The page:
Piping plovers have been protected along the Atlantic Coast since 1986, and over the years many people have asked about their wintering grounds. Some naysayers have claimed that the birds we protect are then slaughtered and eaten in South America.

Who you calling a ruddy turnstone? — Lanny McDowell

While we knew that “our” plovers did not get to South America, we did not know where they spent their winters. In 2012 their wintering grounds were finally discovered: a group of islands known as the Joulter Cays, lots of small sandbars and tidal flats covering almost 1,000 square miles a little north of Andros Island in the Bahamas. An estimated one third of all the plovers nesting on the Atlantic Coast spend their winters here.

Once the site was discovered, the U.S. Fish and Wildlife Service and numerous non-profit organizations started working with the Bahamian government and non-profits there to preserve the Joulter Cays. It turns out that this area is also one of the world’s best sites for saltwater fly-fishing for bonefish, a $141 million per year enterprise. The organizations are working together to protect both species.

In 2015, these U.S. and Bahamian organizations started color-banding the piping plovers that winter on the Joulter Cays. The bands are a pink flag containing a two-character code on one upper leg and a standard silvery metal USGS band on the other upper leg. The furthest north one of these banded birds has been spotted is on the Acadian Peninsula of New Brunswick, Canada. On June 28, one of these plovers was observed here, on East Beach, Chappaquiddick. So we may get more sightings.

The southward migration of the piping plovers has started, and the first birds have already returned to their wintering grounds. But most are still somewhere along the Atlantic Coast. If you see one of these pink-banded plovers, please write down the two-character code, which may be read using binoculars, and take a photo of the bird without disturbing it. And, of course, let us know. We will make sure the sighting is reported to the appropriate authorities if you do not wish to do so yourself.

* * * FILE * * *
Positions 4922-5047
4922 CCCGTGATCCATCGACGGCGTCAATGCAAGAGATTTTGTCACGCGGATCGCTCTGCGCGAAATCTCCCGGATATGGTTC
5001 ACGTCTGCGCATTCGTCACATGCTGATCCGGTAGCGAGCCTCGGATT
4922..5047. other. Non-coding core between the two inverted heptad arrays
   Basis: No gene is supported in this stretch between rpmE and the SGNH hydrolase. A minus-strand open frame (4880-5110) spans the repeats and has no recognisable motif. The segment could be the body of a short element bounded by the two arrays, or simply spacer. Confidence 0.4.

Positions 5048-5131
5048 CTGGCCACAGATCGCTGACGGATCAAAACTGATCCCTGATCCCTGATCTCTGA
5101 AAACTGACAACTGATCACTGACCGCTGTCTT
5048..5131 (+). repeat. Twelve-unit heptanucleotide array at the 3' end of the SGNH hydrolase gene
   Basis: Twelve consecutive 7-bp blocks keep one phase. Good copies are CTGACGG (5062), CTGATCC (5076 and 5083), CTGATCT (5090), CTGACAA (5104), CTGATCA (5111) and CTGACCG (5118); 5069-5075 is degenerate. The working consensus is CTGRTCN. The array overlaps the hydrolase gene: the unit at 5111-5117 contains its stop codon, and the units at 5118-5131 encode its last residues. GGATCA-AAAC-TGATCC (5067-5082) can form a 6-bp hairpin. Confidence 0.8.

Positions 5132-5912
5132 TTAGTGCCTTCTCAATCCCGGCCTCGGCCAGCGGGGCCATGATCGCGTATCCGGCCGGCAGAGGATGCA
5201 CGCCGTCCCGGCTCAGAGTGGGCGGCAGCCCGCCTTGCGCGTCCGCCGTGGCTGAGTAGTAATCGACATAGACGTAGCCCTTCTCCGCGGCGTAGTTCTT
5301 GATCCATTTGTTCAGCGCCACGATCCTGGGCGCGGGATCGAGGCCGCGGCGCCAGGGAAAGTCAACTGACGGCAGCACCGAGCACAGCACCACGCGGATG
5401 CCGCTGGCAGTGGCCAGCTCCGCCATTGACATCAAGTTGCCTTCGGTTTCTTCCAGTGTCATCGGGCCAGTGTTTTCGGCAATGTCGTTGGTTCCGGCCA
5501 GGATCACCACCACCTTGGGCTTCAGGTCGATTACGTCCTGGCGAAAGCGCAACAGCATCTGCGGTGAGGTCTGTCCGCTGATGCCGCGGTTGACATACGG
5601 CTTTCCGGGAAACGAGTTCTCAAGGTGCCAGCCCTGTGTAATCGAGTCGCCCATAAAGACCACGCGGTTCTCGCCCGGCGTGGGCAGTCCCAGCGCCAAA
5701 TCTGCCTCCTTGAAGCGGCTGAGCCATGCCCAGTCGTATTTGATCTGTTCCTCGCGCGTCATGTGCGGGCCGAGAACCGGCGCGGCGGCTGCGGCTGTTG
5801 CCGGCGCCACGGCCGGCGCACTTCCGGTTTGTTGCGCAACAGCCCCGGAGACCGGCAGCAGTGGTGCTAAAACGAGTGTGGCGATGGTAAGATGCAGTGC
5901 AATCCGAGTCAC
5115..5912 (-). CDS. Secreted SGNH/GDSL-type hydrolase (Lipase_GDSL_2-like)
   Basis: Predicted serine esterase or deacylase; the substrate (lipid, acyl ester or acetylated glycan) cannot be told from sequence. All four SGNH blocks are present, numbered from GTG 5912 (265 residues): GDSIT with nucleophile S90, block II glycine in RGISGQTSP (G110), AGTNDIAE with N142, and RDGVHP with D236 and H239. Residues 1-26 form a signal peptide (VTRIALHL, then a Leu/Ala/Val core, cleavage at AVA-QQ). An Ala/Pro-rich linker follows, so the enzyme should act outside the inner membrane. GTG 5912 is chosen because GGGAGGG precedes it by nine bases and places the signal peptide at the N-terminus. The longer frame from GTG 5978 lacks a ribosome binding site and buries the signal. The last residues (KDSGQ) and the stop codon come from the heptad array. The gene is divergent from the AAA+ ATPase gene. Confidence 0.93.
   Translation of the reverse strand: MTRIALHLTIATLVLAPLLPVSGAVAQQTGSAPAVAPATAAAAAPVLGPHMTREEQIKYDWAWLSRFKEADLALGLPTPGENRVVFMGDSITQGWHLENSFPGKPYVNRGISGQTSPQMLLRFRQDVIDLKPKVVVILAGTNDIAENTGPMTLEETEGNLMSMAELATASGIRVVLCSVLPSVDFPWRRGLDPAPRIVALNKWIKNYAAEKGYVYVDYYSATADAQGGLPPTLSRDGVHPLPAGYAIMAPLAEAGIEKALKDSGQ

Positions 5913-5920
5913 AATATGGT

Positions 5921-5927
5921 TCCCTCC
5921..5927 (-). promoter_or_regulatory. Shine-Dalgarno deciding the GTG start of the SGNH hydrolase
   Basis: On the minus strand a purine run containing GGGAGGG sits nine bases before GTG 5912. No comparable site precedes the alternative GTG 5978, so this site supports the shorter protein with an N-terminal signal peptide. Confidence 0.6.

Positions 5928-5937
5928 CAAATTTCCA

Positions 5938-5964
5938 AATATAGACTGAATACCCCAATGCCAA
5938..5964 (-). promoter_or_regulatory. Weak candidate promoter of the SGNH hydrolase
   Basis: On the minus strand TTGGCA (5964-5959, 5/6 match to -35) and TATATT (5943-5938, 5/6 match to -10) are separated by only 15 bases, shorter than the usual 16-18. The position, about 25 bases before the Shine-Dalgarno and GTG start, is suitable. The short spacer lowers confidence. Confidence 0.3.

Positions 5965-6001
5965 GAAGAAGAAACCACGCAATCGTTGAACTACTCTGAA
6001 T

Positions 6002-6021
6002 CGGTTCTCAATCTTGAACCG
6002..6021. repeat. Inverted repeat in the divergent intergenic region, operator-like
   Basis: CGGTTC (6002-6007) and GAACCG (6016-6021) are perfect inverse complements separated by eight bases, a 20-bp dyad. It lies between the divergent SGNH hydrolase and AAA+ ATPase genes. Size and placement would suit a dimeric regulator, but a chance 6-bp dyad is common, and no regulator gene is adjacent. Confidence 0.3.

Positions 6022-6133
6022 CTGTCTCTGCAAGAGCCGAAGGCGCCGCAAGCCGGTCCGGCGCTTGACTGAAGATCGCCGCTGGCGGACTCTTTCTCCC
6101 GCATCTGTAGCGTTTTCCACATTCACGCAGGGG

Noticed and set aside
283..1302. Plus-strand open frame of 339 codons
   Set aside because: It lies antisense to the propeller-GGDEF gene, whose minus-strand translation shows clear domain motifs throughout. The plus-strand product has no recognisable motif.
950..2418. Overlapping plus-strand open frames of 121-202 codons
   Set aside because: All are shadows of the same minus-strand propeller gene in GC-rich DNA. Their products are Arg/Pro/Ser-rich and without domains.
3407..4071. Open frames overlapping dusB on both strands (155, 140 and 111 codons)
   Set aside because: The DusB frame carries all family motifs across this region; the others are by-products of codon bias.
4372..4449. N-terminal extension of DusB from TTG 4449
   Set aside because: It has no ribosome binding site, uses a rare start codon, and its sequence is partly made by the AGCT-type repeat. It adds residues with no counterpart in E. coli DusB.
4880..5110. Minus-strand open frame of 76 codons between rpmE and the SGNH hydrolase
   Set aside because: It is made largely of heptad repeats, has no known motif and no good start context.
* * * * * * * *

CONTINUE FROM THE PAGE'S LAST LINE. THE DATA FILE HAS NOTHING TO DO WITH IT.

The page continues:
Bird Sightings

Grackles have been seen by multiple observers. Charlie Kernick and Allouise Morgan both have commented on the appearance of juvenile grackles in their yards, still being fed by their doting parents. They, along with red-winged blackbirds, brown-headed cowbirds and starlings have all started to gather into flocks. Watching them flying around in unison can be fascinating. The overall shape and tail length of these various black birds can help identify them.

Young Cooper's hawk. — Lanny McDowell

I have not received many reports of black-billed cuckoos this year. They tend to be fairly nomadic from year to year as they breed near outbreaks of their caterpillar food. Jim Suozzo reports that a black-billed cuckoo flew in front of his car when he was near the Aquinnah Town Hall on July 23.

Sue Hruby had two fledgling Cooper’s hawks visit her bird bath on July 23. I bet that there was very little bird activity in her yard while they were there.

Large shorebirds, almost the size of an American crow, with a long down-curved bill, are quite distinctive. The one we are most likely to see, especially early in the southward migration, is the whimbrel. Ken Magnuson observed four of them flying west over Norton Point on July 23. Look for them on tidal flats and also on upland pastures.

Many smaller shorebirds are also around. My July 23 guided birding tour went to Little Beach in Edgartown, where we found semipalmated plovers, piping plovers, ruddy turnstones, greater yellowlegs, short-billed dowitchers, semipalmated sandpipers, least sandpipers, willets and American oystercatchers.

Davis Padulo spotted a flock of cedar waxwings on July 24 from the little known walking path at Muskoday Farm in Katama. He also found a green heron perched in a tree at Felix Neck on July 25.

Whimbrel in action. — Lanny McDowell

We find juvenile little blue herons around the Vineyard starting at this time of the year, but we are well to the north and east of where they nest. Their arrival is more of post-breeding dispersal where they spread out in all directions rather than a true southward migration. And we tend to get many more juveniles, which are all white and have a light bill with a dark tip, than adults, which are a dark slate blue. Steve Allen observed the first juvenile little blue heron of the season on the morning of July 25.

Southward migrating shorebirds have arrived as the nesting season winds down. Go out looking for birds and please be sure to report your sightings to birds@mvgazette.com.

Robert Culbert leads Saturday morning guided birding tours and is an ecological consultant living in Vineyard Haven.

Photos of recent bird sightings on Martha's Vineyard.